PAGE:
Study: Stopping Plavix May Be Risky

Risk of Death or Heart Attack May Be Higher in 3 Months After Stopping Plavix

Medically Reviewed by Louise Chang, MD on February 05, 2008
From the WebMD Archives

Feb. 5, 2008 -- Heart attack survivors and other heart patients may be more likely to die or suffer a heart attack in the first three months after stopping the drug Plavix, new research shows.

Plavix is an antiplatelet drug. It discourages the formation of blood clots, which helps prevent heart attacks and strokes caused by clots.

If confirmed, the findings from the new Plavix study may mean that researchers need to revisit the length of Plavix treatment and ways to transition off of Plavix.

The study appears in the Feb. 6 edition of The Journal of the American Medical Association.

Plavix Study

The new study on stopping Plavix included 3,137 U.S. veterans with acute coronary syndrome, meaning they had had a heart attack or had been hospitalized due to serious heart-related chest pain (unstable angina).

Almost all of the patients -- 98% -- were men. They were in their 60s on average. Many had a history of heart problems and other medical conditions.

Half of the patients only got drug treatments. The other half got stents inserted to hold open narrowed coronary arteries.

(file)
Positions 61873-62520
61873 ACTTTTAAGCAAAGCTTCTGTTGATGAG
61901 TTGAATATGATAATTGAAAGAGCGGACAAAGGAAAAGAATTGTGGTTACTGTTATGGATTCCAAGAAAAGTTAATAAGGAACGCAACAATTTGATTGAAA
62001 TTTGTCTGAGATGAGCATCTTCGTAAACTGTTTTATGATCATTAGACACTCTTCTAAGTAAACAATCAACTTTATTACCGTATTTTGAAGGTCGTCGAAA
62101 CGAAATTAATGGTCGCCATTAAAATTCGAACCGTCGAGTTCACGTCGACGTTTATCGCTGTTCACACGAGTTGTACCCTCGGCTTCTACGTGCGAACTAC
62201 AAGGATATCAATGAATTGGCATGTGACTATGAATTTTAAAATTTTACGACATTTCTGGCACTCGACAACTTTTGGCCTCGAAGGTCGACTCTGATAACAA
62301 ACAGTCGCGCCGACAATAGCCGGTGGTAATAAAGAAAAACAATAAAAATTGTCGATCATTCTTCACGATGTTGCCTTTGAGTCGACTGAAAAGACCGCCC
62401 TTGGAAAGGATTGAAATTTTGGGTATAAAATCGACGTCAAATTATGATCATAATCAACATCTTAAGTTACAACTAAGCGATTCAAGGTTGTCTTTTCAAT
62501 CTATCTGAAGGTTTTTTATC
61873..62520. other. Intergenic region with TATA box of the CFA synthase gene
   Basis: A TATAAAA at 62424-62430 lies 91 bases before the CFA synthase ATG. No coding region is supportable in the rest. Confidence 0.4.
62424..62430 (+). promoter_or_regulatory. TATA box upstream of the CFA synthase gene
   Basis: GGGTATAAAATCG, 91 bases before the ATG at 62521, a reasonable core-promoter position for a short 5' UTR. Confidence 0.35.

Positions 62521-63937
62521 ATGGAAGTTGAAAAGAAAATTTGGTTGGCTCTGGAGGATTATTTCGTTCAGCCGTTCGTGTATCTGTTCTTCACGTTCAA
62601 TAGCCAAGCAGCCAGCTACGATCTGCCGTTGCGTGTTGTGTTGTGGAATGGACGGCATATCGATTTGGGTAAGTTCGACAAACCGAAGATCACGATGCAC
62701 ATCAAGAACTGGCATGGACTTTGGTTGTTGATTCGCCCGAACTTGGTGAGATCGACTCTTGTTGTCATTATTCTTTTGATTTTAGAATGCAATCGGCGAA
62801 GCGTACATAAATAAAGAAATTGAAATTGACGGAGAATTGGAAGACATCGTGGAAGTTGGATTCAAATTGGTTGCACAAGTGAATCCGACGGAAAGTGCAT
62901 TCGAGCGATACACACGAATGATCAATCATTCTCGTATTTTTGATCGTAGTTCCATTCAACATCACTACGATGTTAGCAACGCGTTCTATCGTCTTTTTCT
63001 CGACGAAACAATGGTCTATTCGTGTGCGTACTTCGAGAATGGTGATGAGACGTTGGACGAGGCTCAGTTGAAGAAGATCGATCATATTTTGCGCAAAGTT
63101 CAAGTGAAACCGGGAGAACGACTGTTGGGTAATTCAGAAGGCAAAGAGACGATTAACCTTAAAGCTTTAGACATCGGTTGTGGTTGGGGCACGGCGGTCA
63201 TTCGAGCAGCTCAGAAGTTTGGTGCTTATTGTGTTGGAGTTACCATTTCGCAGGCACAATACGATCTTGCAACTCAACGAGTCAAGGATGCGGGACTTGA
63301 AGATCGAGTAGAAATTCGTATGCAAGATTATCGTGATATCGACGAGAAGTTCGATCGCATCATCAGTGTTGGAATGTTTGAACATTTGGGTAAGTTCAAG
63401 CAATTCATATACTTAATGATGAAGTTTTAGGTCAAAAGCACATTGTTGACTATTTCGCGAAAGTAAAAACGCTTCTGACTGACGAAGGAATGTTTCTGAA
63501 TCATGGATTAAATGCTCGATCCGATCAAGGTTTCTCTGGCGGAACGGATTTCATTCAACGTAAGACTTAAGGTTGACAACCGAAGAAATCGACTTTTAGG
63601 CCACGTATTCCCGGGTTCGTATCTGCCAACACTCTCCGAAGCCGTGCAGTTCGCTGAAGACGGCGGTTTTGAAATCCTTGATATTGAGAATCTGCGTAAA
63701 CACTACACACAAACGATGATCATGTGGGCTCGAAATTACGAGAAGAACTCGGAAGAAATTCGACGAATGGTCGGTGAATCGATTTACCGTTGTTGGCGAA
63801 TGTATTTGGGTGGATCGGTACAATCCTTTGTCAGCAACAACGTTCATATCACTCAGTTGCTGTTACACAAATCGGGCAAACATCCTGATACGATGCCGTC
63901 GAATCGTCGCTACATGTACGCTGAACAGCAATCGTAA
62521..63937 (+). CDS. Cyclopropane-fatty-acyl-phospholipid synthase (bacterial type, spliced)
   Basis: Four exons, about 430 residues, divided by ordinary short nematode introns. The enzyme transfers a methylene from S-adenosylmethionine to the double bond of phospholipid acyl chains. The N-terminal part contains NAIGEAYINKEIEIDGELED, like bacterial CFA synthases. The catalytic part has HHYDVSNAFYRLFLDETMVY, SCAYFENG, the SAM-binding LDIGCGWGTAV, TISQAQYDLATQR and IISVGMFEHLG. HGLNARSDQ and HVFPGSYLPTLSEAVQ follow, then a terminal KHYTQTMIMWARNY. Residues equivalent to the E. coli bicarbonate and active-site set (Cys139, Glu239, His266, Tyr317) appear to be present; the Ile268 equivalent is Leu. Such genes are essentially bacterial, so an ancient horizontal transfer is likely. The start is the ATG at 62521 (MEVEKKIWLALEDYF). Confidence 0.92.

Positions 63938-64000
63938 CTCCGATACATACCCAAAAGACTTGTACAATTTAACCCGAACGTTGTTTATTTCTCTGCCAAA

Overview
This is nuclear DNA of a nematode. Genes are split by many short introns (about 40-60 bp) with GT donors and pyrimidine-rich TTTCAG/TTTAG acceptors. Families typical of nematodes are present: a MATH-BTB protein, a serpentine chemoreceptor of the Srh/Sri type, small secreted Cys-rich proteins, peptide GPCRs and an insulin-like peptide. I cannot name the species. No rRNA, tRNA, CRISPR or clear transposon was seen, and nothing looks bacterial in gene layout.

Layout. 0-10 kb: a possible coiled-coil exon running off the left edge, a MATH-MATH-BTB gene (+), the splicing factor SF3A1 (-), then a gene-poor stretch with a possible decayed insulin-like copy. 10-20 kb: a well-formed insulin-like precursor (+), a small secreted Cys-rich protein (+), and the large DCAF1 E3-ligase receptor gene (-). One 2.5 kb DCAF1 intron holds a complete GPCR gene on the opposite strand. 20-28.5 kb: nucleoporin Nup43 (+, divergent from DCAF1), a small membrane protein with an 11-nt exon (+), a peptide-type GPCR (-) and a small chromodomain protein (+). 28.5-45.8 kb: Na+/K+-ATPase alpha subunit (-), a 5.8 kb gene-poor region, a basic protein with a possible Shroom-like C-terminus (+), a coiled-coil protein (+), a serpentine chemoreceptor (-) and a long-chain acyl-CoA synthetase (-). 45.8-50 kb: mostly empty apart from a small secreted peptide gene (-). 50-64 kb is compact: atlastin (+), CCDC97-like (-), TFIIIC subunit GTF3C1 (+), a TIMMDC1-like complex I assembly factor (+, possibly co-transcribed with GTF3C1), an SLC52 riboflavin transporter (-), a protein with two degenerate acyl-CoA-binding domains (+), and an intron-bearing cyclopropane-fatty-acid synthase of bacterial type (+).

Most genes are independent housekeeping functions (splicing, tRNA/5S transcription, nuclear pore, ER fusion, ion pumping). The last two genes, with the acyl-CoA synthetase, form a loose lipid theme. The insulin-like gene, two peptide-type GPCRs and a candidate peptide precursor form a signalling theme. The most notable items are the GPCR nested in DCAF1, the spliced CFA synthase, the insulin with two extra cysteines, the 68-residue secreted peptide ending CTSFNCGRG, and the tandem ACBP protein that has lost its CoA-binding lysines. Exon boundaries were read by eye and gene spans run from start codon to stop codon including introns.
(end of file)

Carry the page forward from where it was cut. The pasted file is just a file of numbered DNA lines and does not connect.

All of the patients got Plavix prescriptions when they left the hospital. They took Plavix for various lengths of time -- a little more than nine months on average. It's not clear if the patients stopped taking Plavix because their prescriptions ran out or if their doctors were concerned about bleeding risk or other conditions.

Stopping Plavix

The patients were followed for nearly seven months, on average, after stopping Plavix.

During that time, 17% of patients who had only gotten drug treatment and 8% of those who had gotten stents died or had a heart attack. Most of those cases happened in the first 90 days after stopping Plavix.

While rare overall, those deaths and heart attacks were nearly twice as common soon after stopping Plavix than they were later on.

If the results are confirmed, further studies may be needed to see if patients should take Plavix longer, taper off Plavix, or use other drugs to lower death and heart attack risk, note the researchers.

They included P. Michael Ho, MD, PhD, of the Denver VA Medical Center and the University of Colorado Health Sciences Center.

Show Sources


Ho, P. The Journal of the American Medical Association, Feb. 6, 2008; vol 199: pp 532-539.

WebMD Drug Reference from First Data Bank: "Plavix."

News release, JAMA/Archives.

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